It is no secret that humans have always been drawn to shiny objects. The more it reflects light and the more it catches our eyes, the more likely it is to attract our attention. Metals, such as gold or silver, or copper, are worth considering. But have you ever considered why metals are so shiny?
Why are metals shiny in appearance?
Generally, metals are characterized by their lustrous properties. Due to the random movement of free electrons in a metal, this property describes the amount of light reflected from its surface. Due to free electron vibrations in metals, they re-emit light instead of storing that energy internally. This results in a shiny appearance for metals.
Why are metals shiny and lustrous?
It is due to the presence of vacant electrons that metals appear shiny. Light energy causes these loose electrons to vibrate and move randomly in every direction within the metal when they come into contact with it. Consequently, the light energy incident on it is reflected. Therefore, metals have a lustrous and shiny appearance.
The shine of metal is greater when it is first cut. Upon contact with elements such as carbon and oxygen, the cut surface loses its radiance since these elements dull the surface and reduce the ability of the electrons to vibrate. It is possible to restore the shine to a dull surface by polishing or using a chemical treatment.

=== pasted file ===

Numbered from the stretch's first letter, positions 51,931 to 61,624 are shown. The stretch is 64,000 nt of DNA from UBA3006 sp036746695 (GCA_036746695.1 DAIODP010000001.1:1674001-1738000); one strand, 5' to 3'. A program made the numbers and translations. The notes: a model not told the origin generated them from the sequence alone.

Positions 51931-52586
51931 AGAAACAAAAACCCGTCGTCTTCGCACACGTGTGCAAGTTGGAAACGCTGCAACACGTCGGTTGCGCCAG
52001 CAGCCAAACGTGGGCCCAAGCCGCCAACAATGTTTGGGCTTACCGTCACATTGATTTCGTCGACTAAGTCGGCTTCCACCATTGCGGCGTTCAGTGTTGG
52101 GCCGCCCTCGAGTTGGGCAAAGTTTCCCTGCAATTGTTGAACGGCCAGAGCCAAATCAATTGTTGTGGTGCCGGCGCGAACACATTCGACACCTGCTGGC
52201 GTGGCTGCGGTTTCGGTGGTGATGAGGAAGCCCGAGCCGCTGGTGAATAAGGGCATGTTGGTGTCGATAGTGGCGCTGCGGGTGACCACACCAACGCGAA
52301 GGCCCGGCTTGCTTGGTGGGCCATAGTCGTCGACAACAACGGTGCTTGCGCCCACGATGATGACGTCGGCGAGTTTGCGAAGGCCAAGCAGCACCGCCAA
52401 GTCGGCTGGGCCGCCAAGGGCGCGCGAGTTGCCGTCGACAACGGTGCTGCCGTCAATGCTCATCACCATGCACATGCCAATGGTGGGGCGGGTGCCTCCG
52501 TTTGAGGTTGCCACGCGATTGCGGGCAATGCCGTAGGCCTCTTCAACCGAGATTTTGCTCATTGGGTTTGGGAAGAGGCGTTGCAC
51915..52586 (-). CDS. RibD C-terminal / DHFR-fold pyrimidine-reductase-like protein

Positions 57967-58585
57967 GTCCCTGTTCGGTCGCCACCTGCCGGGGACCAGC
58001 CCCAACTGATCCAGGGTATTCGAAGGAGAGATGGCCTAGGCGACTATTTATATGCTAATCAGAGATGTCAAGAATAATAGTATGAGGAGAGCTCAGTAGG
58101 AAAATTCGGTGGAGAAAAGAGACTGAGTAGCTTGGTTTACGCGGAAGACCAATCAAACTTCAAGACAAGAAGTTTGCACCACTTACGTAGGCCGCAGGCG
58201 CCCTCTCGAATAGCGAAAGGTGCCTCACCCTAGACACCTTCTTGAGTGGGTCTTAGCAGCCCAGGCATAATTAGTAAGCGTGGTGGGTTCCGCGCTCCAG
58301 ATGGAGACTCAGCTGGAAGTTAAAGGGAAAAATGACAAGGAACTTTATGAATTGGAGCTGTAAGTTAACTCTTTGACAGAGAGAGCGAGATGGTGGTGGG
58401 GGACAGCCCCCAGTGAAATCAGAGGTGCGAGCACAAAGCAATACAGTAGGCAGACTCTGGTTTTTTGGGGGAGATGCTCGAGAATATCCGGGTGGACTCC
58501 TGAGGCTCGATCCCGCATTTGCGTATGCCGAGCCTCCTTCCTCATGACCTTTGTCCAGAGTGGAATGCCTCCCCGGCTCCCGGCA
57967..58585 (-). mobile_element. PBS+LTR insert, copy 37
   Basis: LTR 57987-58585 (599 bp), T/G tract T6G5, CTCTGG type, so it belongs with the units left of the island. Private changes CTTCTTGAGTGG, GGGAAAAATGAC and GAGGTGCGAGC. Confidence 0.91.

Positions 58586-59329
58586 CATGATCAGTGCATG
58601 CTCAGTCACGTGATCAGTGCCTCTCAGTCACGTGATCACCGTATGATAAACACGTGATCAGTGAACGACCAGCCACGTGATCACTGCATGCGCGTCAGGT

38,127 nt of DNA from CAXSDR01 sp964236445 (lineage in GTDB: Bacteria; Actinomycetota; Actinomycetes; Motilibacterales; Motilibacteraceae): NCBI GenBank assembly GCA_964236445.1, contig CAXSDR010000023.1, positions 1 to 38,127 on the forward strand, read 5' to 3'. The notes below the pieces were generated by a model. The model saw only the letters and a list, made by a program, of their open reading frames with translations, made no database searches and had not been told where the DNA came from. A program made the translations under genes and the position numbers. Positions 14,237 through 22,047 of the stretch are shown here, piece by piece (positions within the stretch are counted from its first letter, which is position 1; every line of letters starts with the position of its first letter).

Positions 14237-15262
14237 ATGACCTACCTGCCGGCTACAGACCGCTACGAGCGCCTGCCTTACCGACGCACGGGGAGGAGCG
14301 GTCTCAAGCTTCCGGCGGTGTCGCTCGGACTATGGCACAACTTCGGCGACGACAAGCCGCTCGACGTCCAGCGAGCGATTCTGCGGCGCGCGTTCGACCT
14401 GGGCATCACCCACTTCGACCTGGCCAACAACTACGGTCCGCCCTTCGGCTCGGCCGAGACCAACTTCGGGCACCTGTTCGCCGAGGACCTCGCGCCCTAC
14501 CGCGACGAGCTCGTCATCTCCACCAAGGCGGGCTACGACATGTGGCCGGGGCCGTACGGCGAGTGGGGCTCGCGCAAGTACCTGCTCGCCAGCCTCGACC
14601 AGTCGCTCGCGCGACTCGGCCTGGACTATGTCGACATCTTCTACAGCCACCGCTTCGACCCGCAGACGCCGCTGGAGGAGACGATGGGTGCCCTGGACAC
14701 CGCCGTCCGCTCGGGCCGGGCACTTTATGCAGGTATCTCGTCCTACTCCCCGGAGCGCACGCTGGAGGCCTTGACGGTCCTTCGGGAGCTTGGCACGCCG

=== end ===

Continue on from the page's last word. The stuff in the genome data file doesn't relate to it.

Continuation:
Metals are materials that have high electrical and thermal conductivity, ductility, and malleability. They can be either hard or soft, depending on their melting point and density. Metals are used to make alloys because they form strong bonds with other metals when mixed together. Most metals are malleable and ductile, meaning that they can be easily shaped by hand or by machine tools.
Metals have different properties depending on their atomic structure. Some of them have an ionic structure, meaning that there is a positive electron in the outer shell of an atom and a negative electron in its inner shell. This means that it has a positive charge, which makes it electrically conductive and magnetic at the same time; it also means it has an affinity for forming bonds with other atoms or molecules. Other metals have a covalent (or molecular) structure; this means that electrons are shared between two or more atoms in the outer shell of an atom, which decreases its overall electron density but increases its overall size (and thus, mass).